by clicking on the page. A slider will appear, allowing you to adjust your zoom level. Return to the original size by clicking on the page again.
the page around when zoomed in by dragging it.
the zoom using the slider on the top right.
by clicking on the zoomed-in page.
by entering text in the search field and click on "In This Issue" or "All Issues" to search the current issue or the archive of back issues respectively.
by clicking on thumbnails to select pages, and then press the print button.
this publication and page.
displays a table of sections with thumbnails and descriptions.
displays thumbnails of every page in the issue. Click on a page to jump.
allows you to browse through every available issue.
FCW : April 30, 2014
trends based on the data collected through MIDAS. The interactive charting tool --- spearheaded by one of the SEC s core members, Laura Egerdal --- allows users to visualize more than 600 market structure metrics. According to Egerdal, cramming all that data into a PDF le for a few occasional downloaders would be a waste of valuable information. "Part of the reason I proposed visualizations was my sense, after learning all the things you could discover from this data, that just popping it in a PDF wasn t going to get it the attention it deserved," Egerdal said. "We want to be having a broader conversation." In addition, various staff members compile research papers based on intriguing MIDAS information --- all of which are made available to the public. For lay people, complex trading data is not easy reading, but the site has attracted a slew of market gurus and had 80,000 hits in its rst month. "There is not a mandate for us to produce this, but the return is not just to the SEC but to market participants in us producing this information," Berman said. MIDAS also helped the SEC comply with the Obama administration s push to make regulatory agencies more data-centric. By government standards, the SEC s MIDAS implementation was moderately quick: a request for infor- mation in October 2010, a request for proposals in Novem- ber 2011, a contract award in June 2012 and a January 2013 rollout. But the planning process was meticulous, with personnel shifting and development of the Of ce of Ana- lytics and Research planned before data came pouring in. "We did it in the opposite way everyone else would do it," Berman said. "Data- rst is not the way. We wanted to know what questions we have to answer here and now and 10 years from now. That dictates the system you need to get, which dictates the data you need. This approach allowed us to be very speci c in our RFP. We knew exactly what we wanted and the style to engage." Should another market anomaly like the ash crash of 2010 occur, MIDAS negates the need for the SEC to spend millions of dollars or thousands of man-hours determining what happened. And its careful development ensures that it will continue producing value for the agency and the public, which is of critical importance as federal agencies embark on large-scale projects that involve ever-growing datasets. "The goal in government isn t to make a pro t," Egerdal said. "But we can make value." ■ Now in use for more than a year, the Market Information Data Analytics System lets users visualize more than 600 market metrics in near-real time. 32 April 30, 2014 FCW.COM CaseStudy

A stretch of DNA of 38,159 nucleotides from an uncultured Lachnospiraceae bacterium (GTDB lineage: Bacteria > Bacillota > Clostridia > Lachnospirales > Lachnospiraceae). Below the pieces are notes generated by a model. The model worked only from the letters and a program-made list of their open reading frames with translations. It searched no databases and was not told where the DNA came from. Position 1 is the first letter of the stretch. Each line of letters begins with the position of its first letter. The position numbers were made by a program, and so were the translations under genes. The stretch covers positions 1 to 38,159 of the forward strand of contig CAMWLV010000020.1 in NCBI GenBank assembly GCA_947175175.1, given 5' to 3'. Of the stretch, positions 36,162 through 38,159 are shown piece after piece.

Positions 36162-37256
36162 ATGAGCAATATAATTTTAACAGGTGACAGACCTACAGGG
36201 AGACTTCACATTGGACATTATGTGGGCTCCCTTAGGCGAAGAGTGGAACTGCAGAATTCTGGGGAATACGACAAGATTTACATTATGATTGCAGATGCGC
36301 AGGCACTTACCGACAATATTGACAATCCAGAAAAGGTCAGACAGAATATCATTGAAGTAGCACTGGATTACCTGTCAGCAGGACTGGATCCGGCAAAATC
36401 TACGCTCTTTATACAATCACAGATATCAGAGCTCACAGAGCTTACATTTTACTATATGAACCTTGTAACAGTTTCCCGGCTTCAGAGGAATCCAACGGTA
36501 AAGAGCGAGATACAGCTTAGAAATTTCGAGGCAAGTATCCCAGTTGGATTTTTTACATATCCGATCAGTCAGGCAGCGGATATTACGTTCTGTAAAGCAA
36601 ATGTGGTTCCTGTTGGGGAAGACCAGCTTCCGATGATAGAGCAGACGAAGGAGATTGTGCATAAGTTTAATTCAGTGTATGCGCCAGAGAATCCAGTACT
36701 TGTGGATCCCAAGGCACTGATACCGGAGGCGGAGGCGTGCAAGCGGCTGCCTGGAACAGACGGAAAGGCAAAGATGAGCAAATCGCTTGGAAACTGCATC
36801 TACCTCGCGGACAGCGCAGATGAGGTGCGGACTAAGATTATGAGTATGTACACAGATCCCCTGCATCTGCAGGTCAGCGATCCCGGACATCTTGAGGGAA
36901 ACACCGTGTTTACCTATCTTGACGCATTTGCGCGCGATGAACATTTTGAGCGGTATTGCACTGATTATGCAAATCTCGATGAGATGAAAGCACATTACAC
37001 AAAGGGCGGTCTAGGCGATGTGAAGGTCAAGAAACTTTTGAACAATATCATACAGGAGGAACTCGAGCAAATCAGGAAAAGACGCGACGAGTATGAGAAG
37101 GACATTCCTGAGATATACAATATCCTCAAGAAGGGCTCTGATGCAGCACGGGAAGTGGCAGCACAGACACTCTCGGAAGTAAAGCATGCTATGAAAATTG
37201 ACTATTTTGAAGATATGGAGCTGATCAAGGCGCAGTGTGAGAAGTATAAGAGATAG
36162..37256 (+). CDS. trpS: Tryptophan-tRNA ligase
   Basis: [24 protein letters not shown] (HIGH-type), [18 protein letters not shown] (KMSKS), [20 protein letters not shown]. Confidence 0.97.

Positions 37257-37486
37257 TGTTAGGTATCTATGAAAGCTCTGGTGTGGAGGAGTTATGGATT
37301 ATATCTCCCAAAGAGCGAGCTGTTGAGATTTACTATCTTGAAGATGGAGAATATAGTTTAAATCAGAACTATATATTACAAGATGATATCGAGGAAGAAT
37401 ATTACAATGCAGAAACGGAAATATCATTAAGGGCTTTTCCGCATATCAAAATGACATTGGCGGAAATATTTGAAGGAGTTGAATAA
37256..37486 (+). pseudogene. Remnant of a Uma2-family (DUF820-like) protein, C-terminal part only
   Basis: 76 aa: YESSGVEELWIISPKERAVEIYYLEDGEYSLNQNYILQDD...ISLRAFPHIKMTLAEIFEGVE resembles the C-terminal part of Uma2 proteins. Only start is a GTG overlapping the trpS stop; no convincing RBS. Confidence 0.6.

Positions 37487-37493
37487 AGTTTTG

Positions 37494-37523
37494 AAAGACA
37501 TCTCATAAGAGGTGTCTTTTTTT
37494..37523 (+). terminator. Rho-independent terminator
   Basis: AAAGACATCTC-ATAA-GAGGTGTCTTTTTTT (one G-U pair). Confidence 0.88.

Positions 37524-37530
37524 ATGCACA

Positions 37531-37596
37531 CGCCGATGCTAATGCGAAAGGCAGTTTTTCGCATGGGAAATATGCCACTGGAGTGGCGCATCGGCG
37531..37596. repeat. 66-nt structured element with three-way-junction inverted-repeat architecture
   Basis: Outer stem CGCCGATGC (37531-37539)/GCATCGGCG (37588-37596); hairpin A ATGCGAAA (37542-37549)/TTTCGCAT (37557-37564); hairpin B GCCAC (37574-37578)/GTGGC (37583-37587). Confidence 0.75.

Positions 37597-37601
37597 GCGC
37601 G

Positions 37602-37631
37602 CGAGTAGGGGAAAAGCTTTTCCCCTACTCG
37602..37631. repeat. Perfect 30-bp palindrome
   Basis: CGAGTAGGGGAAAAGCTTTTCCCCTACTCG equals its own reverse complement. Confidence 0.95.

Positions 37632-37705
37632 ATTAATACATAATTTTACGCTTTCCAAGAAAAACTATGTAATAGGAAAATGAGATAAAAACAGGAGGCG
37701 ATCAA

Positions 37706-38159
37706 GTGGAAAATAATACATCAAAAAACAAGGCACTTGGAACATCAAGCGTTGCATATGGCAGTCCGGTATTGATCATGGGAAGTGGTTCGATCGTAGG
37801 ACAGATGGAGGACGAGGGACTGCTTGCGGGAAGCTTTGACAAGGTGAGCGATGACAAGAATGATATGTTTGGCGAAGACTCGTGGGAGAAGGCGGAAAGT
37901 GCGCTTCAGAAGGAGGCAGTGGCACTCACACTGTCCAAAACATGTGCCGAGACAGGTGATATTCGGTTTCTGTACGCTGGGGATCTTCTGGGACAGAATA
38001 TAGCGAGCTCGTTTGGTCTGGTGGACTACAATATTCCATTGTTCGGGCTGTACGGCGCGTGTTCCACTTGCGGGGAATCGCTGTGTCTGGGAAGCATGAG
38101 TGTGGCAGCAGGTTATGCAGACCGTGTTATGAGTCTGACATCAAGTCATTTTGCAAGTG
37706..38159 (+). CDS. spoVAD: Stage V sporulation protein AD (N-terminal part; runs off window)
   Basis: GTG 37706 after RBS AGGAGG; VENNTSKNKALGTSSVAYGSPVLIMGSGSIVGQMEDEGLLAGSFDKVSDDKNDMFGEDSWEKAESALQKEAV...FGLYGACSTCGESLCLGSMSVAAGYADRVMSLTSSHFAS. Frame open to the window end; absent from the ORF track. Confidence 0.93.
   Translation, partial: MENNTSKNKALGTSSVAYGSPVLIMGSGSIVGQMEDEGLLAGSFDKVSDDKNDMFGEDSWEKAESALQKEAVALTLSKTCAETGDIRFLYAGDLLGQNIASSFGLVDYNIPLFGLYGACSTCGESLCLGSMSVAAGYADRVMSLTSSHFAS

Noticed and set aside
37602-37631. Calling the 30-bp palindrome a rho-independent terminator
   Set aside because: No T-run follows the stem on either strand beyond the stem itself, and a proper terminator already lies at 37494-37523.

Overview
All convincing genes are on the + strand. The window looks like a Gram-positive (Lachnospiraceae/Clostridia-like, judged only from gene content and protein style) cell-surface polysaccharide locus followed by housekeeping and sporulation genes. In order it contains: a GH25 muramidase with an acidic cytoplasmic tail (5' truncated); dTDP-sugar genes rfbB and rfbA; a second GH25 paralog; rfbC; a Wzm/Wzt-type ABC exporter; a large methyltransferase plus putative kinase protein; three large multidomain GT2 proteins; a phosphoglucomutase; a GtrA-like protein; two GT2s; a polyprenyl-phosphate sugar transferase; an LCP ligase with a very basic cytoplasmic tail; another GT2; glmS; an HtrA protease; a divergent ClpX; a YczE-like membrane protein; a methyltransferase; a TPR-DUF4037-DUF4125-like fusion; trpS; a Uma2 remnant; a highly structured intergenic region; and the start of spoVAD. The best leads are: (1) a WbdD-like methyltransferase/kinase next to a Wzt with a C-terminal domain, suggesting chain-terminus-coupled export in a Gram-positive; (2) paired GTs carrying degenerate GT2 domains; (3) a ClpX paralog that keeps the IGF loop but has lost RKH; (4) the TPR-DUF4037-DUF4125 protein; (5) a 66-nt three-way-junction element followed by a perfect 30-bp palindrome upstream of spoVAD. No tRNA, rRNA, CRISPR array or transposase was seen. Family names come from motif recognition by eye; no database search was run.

April 15, 2014
May 15, 2014